Integrative nanomedicine: phage-derived peptidic assemblies for therapeutic nucleic acid delivery targeting two receptors
- Demonstration of a phage-derived peptidic self-assembly targeting two receptors in different geometries
- Peptide complexation with siRNA forming different geometries depending on siRNA structure
- Functional delivery of siRNA to target cells with unprecedented safety
- In vivo proof of targeting
Udi QIMRON, PhD
Professor, Tel Aviv University, Israel
Dr. Qimron’s lab studies the interactions between bacteria and their viruses, the bacteriophages. Their studies are focused on the bacterial immune system against bacteriophages, the CRISPR-Cas system. Dr. Qimron’s lab pioneered studies on how the CRISPR-Cas system samples small DNA segments from bacteriophages to memorize them. His group was the first to demonstrate that two enzymes mediate this activity and showed the minimal genetic requirements for this memorization process. In collaboration with Dr. Sorek’s group from Weizmann Institute of Science, Israel, his group also recently revealed how self-memorization (and consequently autoimmunity) against the bacterial genome is prevented in the CRISPR-Cas immune system. In addition, Dr. Qimron’s group recently showed that the CRISPR-Cas system can be used as a new tool to selectively target antibiotic resistant bacteria.
Dr. Udi Qimron earned his Ph.D. (direct track) in Biology from Ben Gurion University, Israel, in 2004. He conducted his post-doctoral studies in the lab of Dr. Charles C. Richardson, at Harvard Medical School from 2004 to 2009. In 2009 he established his lab in the Medical School of Tel Aviv University, Israel, and was appointed to an associate professor in 2013.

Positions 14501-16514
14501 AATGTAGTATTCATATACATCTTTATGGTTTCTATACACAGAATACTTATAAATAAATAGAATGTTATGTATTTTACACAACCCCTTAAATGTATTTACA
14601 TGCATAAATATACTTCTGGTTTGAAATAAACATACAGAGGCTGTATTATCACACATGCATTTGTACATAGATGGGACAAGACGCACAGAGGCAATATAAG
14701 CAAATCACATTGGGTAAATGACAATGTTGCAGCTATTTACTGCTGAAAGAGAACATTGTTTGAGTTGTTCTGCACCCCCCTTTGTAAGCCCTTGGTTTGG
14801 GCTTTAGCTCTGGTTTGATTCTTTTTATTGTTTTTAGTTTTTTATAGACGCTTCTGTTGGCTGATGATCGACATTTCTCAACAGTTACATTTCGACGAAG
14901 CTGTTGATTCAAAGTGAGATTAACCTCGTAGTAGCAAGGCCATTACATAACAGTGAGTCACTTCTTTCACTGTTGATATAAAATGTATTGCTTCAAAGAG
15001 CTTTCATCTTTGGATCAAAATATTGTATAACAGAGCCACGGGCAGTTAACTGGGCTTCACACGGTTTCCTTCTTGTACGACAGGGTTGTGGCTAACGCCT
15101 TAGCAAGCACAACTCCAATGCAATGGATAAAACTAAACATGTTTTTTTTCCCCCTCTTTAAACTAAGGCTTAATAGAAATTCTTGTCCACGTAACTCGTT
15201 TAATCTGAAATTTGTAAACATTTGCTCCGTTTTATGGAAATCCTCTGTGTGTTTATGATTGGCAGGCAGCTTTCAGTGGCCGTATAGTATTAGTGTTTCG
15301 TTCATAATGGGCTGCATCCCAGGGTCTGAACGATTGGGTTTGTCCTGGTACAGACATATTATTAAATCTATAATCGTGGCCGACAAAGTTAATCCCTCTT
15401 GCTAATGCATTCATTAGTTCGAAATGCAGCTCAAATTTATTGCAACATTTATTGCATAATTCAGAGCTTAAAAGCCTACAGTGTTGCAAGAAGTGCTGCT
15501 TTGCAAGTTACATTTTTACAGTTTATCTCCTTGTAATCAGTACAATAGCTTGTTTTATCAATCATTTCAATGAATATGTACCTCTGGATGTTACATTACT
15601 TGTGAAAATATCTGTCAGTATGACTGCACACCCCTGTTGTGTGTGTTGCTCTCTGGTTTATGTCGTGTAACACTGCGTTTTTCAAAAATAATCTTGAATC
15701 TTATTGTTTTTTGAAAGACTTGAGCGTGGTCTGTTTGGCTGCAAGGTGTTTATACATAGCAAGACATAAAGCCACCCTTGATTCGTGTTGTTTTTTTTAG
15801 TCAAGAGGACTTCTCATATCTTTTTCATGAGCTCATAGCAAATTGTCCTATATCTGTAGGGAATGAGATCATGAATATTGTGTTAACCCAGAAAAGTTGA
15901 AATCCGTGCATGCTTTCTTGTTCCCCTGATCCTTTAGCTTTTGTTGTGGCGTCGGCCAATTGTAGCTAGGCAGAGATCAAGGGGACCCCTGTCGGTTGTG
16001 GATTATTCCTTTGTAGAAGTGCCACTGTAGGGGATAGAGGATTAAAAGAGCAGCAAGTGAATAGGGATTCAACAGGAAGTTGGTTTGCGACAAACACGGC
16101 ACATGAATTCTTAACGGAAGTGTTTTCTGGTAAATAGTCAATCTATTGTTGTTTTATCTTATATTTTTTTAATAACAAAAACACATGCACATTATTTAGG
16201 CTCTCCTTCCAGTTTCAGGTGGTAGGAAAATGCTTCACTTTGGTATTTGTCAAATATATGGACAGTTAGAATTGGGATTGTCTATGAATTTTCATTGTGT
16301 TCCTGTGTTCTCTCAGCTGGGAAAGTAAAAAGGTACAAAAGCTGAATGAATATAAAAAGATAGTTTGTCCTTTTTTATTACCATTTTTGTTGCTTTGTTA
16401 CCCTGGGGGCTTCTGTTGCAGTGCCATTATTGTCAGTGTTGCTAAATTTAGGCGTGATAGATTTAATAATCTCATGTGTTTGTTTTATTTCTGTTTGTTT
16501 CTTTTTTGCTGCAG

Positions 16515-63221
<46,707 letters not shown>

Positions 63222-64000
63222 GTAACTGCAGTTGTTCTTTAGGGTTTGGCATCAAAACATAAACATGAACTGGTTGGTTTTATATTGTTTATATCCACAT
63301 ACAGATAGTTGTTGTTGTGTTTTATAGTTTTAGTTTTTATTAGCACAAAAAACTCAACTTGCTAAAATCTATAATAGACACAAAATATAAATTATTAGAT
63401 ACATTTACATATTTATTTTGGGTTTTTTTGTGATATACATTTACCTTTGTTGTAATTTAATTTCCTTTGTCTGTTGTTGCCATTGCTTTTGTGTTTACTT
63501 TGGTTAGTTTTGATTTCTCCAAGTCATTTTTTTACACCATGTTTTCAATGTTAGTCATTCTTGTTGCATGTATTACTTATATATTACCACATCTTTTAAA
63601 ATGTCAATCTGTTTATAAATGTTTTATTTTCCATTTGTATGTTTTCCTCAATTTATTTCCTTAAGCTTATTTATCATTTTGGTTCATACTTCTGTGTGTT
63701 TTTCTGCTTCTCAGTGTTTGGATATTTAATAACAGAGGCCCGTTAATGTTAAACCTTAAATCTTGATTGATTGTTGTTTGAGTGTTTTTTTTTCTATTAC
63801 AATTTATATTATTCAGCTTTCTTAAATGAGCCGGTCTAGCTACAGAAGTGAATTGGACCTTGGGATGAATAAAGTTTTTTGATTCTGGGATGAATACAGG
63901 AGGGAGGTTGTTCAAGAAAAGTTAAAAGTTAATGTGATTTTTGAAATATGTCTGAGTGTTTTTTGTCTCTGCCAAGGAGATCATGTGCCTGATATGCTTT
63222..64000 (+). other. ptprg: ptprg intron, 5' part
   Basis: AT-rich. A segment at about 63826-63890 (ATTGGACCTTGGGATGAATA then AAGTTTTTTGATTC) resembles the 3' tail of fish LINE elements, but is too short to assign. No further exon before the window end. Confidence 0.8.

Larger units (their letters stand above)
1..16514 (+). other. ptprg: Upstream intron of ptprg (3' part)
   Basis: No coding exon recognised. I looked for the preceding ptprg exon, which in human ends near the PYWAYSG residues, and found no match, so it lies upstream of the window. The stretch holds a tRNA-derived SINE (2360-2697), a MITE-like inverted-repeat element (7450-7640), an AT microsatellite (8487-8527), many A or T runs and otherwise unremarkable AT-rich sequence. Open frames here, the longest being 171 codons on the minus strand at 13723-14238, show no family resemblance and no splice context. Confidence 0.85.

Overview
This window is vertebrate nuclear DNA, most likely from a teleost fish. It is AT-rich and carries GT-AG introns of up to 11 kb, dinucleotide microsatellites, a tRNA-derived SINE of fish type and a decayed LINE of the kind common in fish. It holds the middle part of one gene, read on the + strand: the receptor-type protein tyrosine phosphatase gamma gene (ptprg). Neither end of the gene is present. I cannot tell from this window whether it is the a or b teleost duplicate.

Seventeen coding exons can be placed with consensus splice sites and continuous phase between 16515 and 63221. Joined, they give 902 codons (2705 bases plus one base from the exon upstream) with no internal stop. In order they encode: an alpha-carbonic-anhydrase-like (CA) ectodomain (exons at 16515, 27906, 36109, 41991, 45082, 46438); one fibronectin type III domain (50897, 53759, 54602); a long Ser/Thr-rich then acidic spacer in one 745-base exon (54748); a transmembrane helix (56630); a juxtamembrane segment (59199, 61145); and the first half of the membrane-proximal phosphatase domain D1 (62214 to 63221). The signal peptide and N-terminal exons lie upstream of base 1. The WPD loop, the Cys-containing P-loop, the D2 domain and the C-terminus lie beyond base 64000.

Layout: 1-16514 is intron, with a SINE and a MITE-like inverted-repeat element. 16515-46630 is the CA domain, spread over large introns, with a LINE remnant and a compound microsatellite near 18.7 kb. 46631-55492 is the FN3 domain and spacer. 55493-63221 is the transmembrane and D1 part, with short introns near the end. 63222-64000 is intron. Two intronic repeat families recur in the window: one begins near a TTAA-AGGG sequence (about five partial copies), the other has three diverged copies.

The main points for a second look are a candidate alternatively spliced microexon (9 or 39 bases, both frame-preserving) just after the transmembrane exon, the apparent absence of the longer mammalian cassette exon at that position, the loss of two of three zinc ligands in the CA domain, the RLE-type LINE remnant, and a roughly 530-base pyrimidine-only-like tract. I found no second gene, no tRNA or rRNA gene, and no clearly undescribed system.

Dr. Qimron studies are published in high-profile journals. He recently won the prestigious €1.5M European Research Council grant, and received the prestigious Bergmann award for an outstanding grant proposal.
CRISPR/Cas-encoding bacteriophages programmed to sensitize and kill antibiotic-resistant bacteria
The increasing threat of pathogen resistance to antibiotics requires the development of novel antimicrobial strategies. I will present two studies, both based on a genetic strategy that aims to sensitize bacteria to antibiotics and selectively kill antibiotic-resistant bacteria. The strategy uses temperate phages to deliver sensitizing DNA cassettes into the genome of antibiotic-resistant bacteria. The delivered cassettes neutralize antibiotic resistance-conferring plasmids and provides a selective advantage. This linkage between antibiotic-sensitization and a selective advantage allows killing of only antibiotic-resistant bacteria while protecting antibiotic-sensitized bacteria. Phages designed according to this strategy may be used in animal husbandries, hospital surfaces and hand-sanitizers to facilitate replacement of antibiotic-resistant pathogens with sensitive ones.
Nikolaus RAJEWSKY, PhD
Professor, Max Delbrück Center for Molecular Medicine, Germany